“Be careful not to practice your righteousness in front of others to be seen by them. If you do, you will have no reward from your Father in heaven.” Matthew 6:1
I just received a bag of ashes in the mail from Amazon. According to the labeling, it should be adequate to impose ashes on 1,000 people. I have my doubts the supply will go this far, but only time will tell. I’m also wondering about the lasting impact these ashes will have on those of us who are receiving them.
Is Ash Wednesday an empty ritual?
By the Rivers of Babylon, Gebhard Fugel
On occasion I’ve debated with some evangelical friends regarding the legitimacy of the Ash Wednesday service. After all, Jesus warned against practicing our piety before others in order to be seen by others. Interestingly, this same warning happens to be the lectionary Gospel lesson for Ash Wednesday. But since God accepted ashes as a sign of repentance in the Old Testament, I think it is an acceptable sign for us today. (Jonah 3:5-7; 1 Kings 21:27; Daniel 9:3)
Ashes can remind us of our mortality (Genesis 3:19) and the day when we will stand before God and be judged. To prepare for this day, we must die to ourselves and rise to new life in Christ (Luke 9:23; 1 Peter 2:24). Ashes are an invitation to set aside the next 40 days for prayer, fasting, self-denial and meditating on God’s Word. It is a time for being reconciled to God and each other.
Ash Wednesday ashes are a call for us to repent and believe the Gospel.
About Corey Sharpe
Where do we get our beliefs?
Three theological perspectives have significantly shaped my Christian identity: Evangelicalism, the early Methodist tradition and liberation theology.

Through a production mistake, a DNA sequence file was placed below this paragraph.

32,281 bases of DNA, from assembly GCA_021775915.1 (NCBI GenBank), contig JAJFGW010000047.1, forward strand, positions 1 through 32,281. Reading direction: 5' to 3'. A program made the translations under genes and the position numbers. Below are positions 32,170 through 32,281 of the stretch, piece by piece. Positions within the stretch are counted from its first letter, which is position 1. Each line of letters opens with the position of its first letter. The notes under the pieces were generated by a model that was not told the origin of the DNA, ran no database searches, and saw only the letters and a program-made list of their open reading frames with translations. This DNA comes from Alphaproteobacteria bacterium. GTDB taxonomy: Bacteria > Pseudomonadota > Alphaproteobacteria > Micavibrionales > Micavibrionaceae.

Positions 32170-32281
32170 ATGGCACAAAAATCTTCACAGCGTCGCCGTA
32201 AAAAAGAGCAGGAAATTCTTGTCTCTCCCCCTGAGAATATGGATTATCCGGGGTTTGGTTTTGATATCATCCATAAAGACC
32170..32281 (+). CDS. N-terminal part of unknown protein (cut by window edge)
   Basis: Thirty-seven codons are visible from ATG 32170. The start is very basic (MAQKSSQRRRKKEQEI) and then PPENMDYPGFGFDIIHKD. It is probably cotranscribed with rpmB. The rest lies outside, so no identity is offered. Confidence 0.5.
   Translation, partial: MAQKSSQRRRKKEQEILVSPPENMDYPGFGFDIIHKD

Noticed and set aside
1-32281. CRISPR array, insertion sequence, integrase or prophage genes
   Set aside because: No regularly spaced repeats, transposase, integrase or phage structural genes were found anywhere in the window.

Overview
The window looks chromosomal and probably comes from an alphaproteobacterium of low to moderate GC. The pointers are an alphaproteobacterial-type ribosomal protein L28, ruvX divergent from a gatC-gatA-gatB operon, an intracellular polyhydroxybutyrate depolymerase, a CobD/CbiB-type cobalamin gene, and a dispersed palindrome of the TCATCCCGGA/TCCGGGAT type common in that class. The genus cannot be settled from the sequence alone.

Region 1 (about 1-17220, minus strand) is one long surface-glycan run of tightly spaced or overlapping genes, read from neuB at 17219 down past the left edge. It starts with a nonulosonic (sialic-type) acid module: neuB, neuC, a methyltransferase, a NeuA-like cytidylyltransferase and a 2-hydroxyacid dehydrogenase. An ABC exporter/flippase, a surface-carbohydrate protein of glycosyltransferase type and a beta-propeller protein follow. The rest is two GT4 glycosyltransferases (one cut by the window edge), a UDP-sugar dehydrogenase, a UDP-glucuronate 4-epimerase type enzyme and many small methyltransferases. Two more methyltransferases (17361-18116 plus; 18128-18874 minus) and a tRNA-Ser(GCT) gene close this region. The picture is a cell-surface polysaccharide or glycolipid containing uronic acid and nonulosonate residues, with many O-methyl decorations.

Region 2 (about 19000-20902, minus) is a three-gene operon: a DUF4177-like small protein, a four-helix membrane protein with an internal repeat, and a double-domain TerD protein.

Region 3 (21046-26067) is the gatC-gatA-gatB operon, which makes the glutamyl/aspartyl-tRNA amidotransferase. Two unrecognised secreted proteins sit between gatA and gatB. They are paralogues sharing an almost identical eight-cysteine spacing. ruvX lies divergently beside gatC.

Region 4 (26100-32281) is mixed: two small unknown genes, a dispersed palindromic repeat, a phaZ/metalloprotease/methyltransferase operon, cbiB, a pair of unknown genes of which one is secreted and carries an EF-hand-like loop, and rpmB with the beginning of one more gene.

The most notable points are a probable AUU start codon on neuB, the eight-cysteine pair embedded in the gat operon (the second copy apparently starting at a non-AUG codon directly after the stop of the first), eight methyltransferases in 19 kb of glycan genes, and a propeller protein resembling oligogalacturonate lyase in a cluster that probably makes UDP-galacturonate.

From my coming to faith in a Baptist church and throughout my education in a Baptist school and college, I was nurtured by convictions that emphasized a spiritual rebirth, a personal relationship with Jesus Christ and the centrality of the Bible. Even when I disagree with certain aspects of evangelicalism, it has deeply influenced my sense of what it means to be a follower of Jesus Christ.
My seminary studies spawned my interest in early Methodism, particularly its approach to spiritual formation. Its leaders were convinced that only a foundation of doctrine and discipline would lead to a meaningful transformation of the heart and mind. In other words, having the mind of Christ enables me to be more like Christ.
Life in a suburban culture obscures the increasing gap between the poor and rich, as well as the Bible’s close identification with the poor. My doctoral work in socio-cultural context exposed me to liberation theology, which helps me see redemptive history as a history of oppressed groups, written from the perspective of the powerless, about a God who is actively involved with the poor in their struggles.
I am now the pastor at Huntingtown United Methodist Church in Calvert County, Maryland. Together my wife and I are raising 4 young theologians.
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